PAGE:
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Identification of a Novel Drug Lead That Inhibits HCV Infection and Cell-to-Cell Transmission by Targeting the HCV E2 Glycoprotein

Al Olaby, Reem and Cocquerel, Laurence and Zemla, Adam and Saas, Laure and Dubuisson, Jean and Vielmetter, Jost and Marcotrigiano, Joseph and Khan, Abdul Ghafoor and Catalan, Felipe Vences and Perryman, Alexander L. and Freundlich, Joel S. and Forli, Stefano and Levy, Shoshana and Balhorn, Rod and Azzazy, Hassan M. (2014) Identification of a Novel Drug Lead That Inhibits HCV Infection and Cell-to-Cell Transmission by Targeting the HCV E2 Glycoprotein. PLoS ONE, 9 (10). Art. No. e111333. ISSN 1932-6203. PMCID PMC4214736.

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Hepatitis C Virus (HCV) infects 200 million individuals worldwide. Although several FDA approved drugs targeting the HCV serine protease and polymerase have shown promising results, there is a need for better drugs that are effective in treating a broader range of HCV genotypes and subtypes without being used in combination with interferon and/or ribavirin. Recently, two crystal structures of the core of the HCV E2 protein (E2c) have been determined, providing structural information that can now be used to target the E2 protein and develop drugs that disrupt the early stages of HCV infection by blocking E2’s interaction with different host factors. Using the E2c structure as a template, we have created a structural model of the E2 protein core (residues 421–645) that contains the three amino acid segments that are not present in either structure. Computational docking of a diverse library of 1,715 small molecules to this model led to the identification of a set of 34 ligands predicted to bind near conserved amino acid residues involved in the HCV E2: CD81 interaction. Surface plasmon resonance detection was used to screen the ligand set for binding to recombinant E2 protein, and the best binders were subsequently tested to identify compounds that inhibit the infection of Huh-7 cells by HCV. One compound, 281816, blocked E2 binding to CD81 and inhibited HCV infection in a genotype-independent manner with IC50’s ranging from 2.2 µM to 4.6 µM. 281816 blocked the early and late steps of cell-free HCV entry and also abrogated the cell-to-cell transmission of HCV. Collectively the results obtained with this new structural model of E2c suggest the development of small molecule inhibitors such as 281816 that target E2 and disrupt its interaction with CD81 may provide a new paradigm for HCV treatment.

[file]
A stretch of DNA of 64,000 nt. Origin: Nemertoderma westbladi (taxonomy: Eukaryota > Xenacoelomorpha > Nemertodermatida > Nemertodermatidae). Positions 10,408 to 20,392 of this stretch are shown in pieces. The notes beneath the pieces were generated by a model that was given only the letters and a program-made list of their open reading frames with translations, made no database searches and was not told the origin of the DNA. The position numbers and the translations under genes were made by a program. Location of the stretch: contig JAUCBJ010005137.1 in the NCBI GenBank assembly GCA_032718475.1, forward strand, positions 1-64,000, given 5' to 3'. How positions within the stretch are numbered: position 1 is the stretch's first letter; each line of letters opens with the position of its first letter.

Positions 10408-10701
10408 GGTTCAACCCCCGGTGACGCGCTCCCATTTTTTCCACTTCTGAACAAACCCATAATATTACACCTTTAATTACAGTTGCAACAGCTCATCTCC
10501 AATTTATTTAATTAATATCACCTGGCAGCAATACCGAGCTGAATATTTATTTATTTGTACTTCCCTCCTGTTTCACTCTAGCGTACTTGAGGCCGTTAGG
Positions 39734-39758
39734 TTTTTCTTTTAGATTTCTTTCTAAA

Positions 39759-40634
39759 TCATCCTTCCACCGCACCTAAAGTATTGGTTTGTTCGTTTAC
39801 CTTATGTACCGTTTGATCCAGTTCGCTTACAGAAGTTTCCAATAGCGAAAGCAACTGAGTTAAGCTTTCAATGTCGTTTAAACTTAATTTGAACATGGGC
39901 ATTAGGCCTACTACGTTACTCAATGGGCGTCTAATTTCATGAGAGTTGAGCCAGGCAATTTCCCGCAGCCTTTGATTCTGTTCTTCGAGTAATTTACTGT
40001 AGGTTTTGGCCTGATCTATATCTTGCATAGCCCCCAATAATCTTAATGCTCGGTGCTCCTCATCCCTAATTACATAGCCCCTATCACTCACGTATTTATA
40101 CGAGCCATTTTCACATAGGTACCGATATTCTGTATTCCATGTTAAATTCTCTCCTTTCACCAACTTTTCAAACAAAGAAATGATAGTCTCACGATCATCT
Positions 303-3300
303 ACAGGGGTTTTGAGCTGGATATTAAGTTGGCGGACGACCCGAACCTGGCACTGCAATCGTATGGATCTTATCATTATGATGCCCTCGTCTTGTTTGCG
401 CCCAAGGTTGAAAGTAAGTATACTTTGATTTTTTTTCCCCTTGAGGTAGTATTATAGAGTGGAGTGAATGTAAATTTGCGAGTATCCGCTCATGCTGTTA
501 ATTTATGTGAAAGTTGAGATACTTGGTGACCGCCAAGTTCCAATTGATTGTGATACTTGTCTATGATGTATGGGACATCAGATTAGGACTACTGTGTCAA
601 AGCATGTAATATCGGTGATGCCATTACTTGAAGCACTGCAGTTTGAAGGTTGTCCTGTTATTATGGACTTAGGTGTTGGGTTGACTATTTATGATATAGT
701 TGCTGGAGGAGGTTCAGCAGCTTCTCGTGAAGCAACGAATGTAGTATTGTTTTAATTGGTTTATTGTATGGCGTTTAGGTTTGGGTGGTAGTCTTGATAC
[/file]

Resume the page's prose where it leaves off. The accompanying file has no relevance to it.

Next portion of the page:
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Additional Information:This is an open-access article, free of all copyright, and may be freely reproduced, distributed, transmitted, modified, built upon, or otherwise used by anyone for any lawful purpose. The work is made available under the Creative Commons CC0 public domain dedication. Received: May 9, 2014; Accepted: September 23, 2014; Published: October 30, 2014. This work was conducted as part of the first authors PhD thesis work. This work was supported by a Yousif Jameel PhD Fellowship from The American University in Cairo awarded to Reem Al Olaby. The funders had no role in study design, data collection and analysis, decision to publish, or preparation of the manuscript. We thank Lucie Feneant for providing the HCVpp used in this work. Biacore support and instrument use was provided by the Protein Expression Center at the California Institute of Technology, Pasadena, CA. We thank Leslie P. Michelson and Ryan Novosielski of the Rutgers University Office of Information Technology, High Performance and Research Computing, for developing and maintaining the Linux cluster at Rutgers University-NJMS and for assisting us with its use. The ligands tested in this study were provided by the National Cancer Institute through its NCI/Developmental Therapeutics Program (DTP) Open Chemical Repository (
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Yousif Jameel PhD Fellowship, American University in CairoUNSPECIFIED
Issue or Number:10
PubMed Central ID:PMC4214736
Record Number:CaltechAUTHORS:20150122-083734277
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Official Citation:Al Olaby RR, Cocquerel L, Zemla A, Saas L, Dubuisson J, et al. (2014) Identification of a Novel Drug Lead That Inhibits HCV Infection and Cell-to-Cell Transmission by Targeting the HCV E2 Glycoprotein. PLoS ONE 9(10): e111333. doi:10.1371/journal.pone.0111333
Usage Policy:No commercial reproduction, distribution, display or performance rights in this work are provided.
ID Code:53976
Deposited By: Jason Perez
Deposited On:22 Jan 2015 20:47
Last Modified:03 Oct 2019 07:54

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